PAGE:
(Bloomberg) -- The U.S. is giving its allies 180 days to extricate themselves from Iranian oil deals, making explicit its desire to start curbing the nation’s crude exports quickly in a bid to go after Tehran’s economic lifeline.
The sanctions “effectively” go into place immediately, U.S. Treasury Secretary Steven Mnuchin said after President Donald J. Trump announced the withdrawal from the Iran nuclear agreement. In a document accompanying the announcement, the Treasury Department gave an unequivocal "Yes" to the question of "Will the United States resume efforts to reduce Iran’s crude oil sales?"
It was a message harsher than some oil traders had expected. Yet Mnuchin said his “expectation is not that oil prices go higher,” adding that the U.S. has spoken to “various parties that would be willing to increase oil supply" to offset Iran.
Almost simultaneously, the Saudi state-owned press agency quoted an unnamed energy official as saying Riyadh would work "to mitigate the effects of any supply shortages" in the oil market.
While oil prices settled lower on Tuesday having climbed throughout the previous week in the run-up to Trump’s widely anticipated withdrawal, they began to rally in after-hours trade and into the Asian morning on Wednesday. U.S. West Texas Intermediate futures rose as much as 2.4 percent to $70.72 a barrel in New York and Brent in London climbed 2.5 percent to $76.75. Both are at the highest level since November 2014.
“Countries that seek a ‘significant reduction’ waiver from the State Department in order to avoid secondary sanctions will need to demonstrate reductions in purchases by November 4th, so changes in buying patterns should be observed in the coming months,” James Lucier and Tristan Berne of Capital Alpha Partners said in an emailed note.
Seven years ago, when the U.S. and its allies imposed additional sanctions on Iran because of its nuclear program, buyers in Europe and Asia switched to purchasing from Nigeria, Saudi Arabia, Kuwait, Iraq and Angola, according to the U.S. Energy Information Administration. China increased its buying from Angola and Iraq and other Asian countries imported from Nigeria.
“The Iranian oil sanctions during the Obama era reduced Iranian crude oil production by 1 million barrels per day,” Chris Lafakis, an energy economist for Moody’s Analytics, said in a statement. “The U.S. sanctions announced today are expected to result in a decline in Iranian crude oil production of 400,000 barrels per day. What made the multilateral sanctions enforced during the Obama era so effective was precisely the fact that they were multilateral, whereas President Trump’s sanctions are not.”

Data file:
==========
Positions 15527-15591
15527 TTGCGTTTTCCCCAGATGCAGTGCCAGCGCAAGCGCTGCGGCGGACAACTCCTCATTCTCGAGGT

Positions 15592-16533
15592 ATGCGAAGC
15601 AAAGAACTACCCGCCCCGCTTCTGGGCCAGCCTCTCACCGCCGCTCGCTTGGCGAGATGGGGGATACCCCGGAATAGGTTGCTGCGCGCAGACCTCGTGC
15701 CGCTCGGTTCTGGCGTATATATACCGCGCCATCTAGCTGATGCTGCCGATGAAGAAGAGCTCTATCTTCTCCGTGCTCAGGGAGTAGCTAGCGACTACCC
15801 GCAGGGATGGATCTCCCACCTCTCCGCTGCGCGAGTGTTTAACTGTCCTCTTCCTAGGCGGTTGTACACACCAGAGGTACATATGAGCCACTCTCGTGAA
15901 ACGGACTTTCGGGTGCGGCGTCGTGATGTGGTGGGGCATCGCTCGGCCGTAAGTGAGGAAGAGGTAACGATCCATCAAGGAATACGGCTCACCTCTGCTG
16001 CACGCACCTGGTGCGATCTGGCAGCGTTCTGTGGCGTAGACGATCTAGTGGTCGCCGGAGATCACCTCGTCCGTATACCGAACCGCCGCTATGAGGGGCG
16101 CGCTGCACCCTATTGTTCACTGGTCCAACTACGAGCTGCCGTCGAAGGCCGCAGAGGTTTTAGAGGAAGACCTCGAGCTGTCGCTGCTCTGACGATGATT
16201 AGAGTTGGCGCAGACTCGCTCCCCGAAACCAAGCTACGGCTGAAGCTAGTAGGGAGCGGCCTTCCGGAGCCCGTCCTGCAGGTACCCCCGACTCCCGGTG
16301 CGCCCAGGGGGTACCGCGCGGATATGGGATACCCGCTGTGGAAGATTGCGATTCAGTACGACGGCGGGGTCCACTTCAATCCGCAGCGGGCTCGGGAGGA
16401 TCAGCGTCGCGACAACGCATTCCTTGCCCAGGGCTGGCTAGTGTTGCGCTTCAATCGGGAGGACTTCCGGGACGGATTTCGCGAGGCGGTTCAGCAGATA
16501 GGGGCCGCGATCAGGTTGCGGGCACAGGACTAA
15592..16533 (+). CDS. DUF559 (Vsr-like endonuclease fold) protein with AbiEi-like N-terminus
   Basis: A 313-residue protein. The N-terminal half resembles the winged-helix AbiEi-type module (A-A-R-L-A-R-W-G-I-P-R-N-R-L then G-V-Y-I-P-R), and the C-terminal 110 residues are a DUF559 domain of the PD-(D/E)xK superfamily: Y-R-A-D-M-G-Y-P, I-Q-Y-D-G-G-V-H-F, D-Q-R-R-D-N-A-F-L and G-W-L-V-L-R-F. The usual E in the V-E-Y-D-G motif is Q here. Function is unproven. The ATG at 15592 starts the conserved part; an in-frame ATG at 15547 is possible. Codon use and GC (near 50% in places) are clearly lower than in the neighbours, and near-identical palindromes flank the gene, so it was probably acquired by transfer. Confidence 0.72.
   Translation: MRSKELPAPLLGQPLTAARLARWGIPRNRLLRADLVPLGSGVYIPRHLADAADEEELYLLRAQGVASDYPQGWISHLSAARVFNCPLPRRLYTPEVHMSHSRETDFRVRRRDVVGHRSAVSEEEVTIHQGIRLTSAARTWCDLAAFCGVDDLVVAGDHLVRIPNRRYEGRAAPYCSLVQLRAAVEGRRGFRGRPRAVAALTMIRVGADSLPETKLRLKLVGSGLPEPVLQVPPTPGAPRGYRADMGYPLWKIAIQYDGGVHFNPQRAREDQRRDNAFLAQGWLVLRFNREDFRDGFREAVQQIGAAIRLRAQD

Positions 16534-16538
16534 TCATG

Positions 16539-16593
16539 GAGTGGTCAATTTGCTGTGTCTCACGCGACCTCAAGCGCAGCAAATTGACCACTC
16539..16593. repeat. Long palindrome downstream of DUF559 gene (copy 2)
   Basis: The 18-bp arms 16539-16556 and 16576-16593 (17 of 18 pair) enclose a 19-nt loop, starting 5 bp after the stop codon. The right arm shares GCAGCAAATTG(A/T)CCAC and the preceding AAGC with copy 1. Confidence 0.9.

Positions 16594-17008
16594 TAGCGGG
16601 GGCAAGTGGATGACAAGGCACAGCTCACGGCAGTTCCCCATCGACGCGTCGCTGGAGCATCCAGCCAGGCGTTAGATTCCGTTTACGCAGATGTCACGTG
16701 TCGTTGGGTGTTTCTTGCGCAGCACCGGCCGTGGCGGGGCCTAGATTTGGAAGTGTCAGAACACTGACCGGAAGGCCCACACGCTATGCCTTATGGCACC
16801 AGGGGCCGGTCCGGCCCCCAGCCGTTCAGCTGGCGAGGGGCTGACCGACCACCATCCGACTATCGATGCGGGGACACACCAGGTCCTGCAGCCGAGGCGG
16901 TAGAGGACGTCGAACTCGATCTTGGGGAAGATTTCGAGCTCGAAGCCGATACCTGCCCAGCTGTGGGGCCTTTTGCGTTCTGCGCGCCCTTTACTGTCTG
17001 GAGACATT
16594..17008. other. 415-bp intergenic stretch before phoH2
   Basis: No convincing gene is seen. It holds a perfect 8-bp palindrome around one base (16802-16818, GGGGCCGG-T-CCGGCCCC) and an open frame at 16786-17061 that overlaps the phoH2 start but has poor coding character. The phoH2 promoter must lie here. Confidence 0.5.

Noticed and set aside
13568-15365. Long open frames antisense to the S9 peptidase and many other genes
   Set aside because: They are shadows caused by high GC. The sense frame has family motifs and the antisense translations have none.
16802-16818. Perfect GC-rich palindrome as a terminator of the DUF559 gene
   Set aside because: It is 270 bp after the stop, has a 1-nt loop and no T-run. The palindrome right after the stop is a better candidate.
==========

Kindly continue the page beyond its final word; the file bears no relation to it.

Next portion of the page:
Mind the Gap?
Curbing Iran’s output now would open room for Saudi Arabia to fill the gap, since it’s the member of OPEC with the most spare capacity. After the last round of sanctions, Saudi Arabia boosted oil output in response to what at the time Riyadh described as additional demand from customers.
Crown Prince Mohammed bin Salman told Bloomberg in April 2016 that his country could raise output to 11.5 million barrels a day immediately. It has never produced more than the 10.63 million it pumped in the third quarter of 2016, prior to the OPEC and non-OPEC agreed cut.
Whether or not Saudi Arabia wants to raise output, given the kingdom’s interest in seeing crude prices reach $80, may be another matter. Brent crude, the international benchmark, has climbed 12 percent this year. It settled at $74.85 a barrel after the announcement in Washington.
The U.S. made clear it would go after other nations doing business with Iran and would specifically target reinsurance -- a particularly effective method of halting Iranian oil tankers in the past. The Treasury Department also said it was keeping close track of "the quantity and percentage of the reduction in purchases of Iranian crude" during the 180-day wind-down period, especially for anyone seeking waivers to allow for some oil purchases.
Trump "directly threatened countries that refuse to cooperate with U.S. sanctions implementation," Richard Nephew, senior research scholar at Columbia University’s Center on Global Energy Policy, said in a blog post. "Notwithstanding the new guidance and mindful of decisions made regarding aluminum and steel tariffs, countries will likely reach out to the U.S. to seek clarification as to exactly what will be demanded of them and their companies."
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